2. A Certificate is Not the Goal. Yeah….that whole perfect attendance thing reminds me that in school, certificates are a big deal. From perfect attendance to most improved to most words read to spirit award all the way to the big certificate, The Diploma, school convinced my kids that if you have a big ol’ pile of certificates on your way out the door, then you are a success. That’s a contest, not an education. Without a teacher’s lesson plan or a district curriculum to guide us, home schooling taught us to define a goal, separate from a test or award—what we wanted to learn, find out, or accomplish. We will strive to continue talking less about the certificates, awards, or test scores, and more about our personal goals, what we want to accomplish, and the lessons we learn.
  3. No more PTA. I know there are some parents who have a passion for the PTA or otherwise volunteering at school. I am grateful for them. I am not one of them. I know that studies show kids do better in school when their parents are involved, which is why I volunteered weekly in my kids’ classrooms, participated in the PTA, and helped at school events. What I’ve realized is that my kids were not benefiting from me being so involved at school. My kids often had to spend afternoons running errands with me because I had volunteered that day instead of going to the grocery or bank while they were at school. Or I had to find a sitter to stay with them while I attended a meeting in the evening. I can be a better mom by not volunteering. It’s not as if they don’t know we value education. It’s what we do, school or no school.
  4. My children’s education is my responsibility. Always. Of course, I knew this before we homeschooled, but I often got frustrated—sometimes downright angry, with the gaps in their skills and knowledge or how much time was wasted at school with fundraisers, pep rallies, discipline, and other craziness. But I’ve realized that no matter where my children go to school, there will be gaps in their education. Teachers have a huge, difficult job, and most do it with excellence. In addition to teaching, they must manage the behavior of 25-30 kids, teach behavior and social skills, organize paperwork, create systems for homework, bathroom breaks, and tracking student progress, plan lessons, attend staff meetings, monitor recess, lunch, or bus loading, and a thousand other things. I cannot expect them to meet every educational need of my children. Whether my role as my children’s educator is a full-time day job or a part-time evening position, it’s still important no matter where they attend school.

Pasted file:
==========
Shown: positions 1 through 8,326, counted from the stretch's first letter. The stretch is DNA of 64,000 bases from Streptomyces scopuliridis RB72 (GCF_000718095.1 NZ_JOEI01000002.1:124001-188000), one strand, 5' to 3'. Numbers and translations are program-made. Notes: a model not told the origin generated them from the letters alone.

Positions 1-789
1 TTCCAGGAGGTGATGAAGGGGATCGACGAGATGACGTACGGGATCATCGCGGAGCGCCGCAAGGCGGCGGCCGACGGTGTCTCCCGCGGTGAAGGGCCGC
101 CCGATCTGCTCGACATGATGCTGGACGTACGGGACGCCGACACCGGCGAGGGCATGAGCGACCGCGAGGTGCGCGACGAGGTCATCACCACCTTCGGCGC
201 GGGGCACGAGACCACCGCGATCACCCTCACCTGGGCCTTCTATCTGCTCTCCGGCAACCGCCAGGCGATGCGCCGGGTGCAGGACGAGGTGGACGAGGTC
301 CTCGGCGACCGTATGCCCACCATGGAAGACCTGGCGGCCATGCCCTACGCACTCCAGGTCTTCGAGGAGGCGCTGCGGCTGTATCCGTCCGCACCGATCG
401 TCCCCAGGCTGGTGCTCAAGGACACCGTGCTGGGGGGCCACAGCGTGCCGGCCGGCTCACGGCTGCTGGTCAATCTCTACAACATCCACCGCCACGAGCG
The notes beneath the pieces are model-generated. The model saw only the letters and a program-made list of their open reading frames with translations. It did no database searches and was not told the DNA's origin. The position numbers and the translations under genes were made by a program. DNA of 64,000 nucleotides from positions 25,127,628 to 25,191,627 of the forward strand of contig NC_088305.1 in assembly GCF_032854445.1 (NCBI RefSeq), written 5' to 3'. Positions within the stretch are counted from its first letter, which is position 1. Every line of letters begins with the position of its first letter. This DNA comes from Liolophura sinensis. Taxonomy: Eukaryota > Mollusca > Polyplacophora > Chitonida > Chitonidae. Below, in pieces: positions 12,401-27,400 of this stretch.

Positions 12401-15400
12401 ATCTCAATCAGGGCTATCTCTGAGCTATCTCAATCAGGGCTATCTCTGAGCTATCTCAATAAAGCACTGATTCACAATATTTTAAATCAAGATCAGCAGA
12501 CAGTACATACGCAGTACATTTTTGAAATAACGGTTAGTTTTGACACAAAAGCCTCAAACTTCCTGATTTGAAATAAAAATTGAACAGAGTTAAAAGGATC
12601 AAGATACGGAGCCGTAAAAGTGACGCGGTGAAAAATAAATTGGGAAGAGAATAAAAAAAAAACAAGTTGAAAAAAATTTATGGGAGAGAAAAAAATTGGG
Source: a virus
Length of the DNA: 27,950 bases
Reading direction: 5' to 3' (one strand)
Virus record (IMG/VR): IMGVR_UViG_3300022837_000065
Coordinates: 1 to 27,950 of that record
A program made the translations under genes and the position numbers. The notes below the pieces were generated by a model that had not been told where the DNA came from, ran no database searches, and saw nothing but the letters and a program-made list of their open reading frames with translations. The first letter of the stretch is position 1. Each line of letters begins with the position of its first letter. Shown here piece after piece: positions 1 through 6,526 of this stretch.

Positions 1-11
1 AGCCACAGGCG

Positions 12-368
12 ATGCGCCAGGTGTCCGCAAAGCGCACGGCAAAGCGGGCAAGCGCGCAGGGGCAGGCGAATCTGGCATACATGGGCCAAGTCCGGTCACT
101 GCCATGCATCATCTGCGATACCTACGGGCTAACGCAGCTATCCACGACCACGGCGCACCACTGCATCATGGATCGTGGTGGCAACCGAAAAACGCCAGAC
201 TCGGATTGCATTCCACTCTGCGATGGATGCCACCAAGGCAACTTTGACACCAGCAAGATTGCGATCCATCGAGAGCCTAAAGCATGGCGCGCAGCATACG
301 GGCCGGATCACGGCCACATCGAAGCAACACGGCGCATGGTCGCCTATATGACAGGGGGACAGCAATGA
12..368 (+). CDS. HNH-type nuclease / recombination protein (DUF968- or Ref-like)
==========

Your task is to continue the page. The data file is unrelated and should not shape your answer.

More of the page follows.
5. We always have a choice. Before we became part of the homeschooling community, I don’t know that I realized what vast and varied educational opportunities exist for us here in Cincinnati. In addition to public schools, many with open enrollment options, there are private and parochial schools, charter schools, online schools, private and group tutoring, teleconferencing classes, educational co-operatives, and endless ways to home school. There is no one perfect way to educate a child, but there are so many ways to do it well.

It has been a privilege to teach my children for the past year. Even if one of them heads back to school this fall, I will always remember this year as one filled with fun, discovery, learning, exploration, bonding, and love. Even if school becomes a part of our life again, I have more clarity and confidence in our values and the things necessary for our household to run smoothly, our relationships to stay positive, and our spirits to remain healthy. We learned way more than the three R’s this year, and we will not forget it.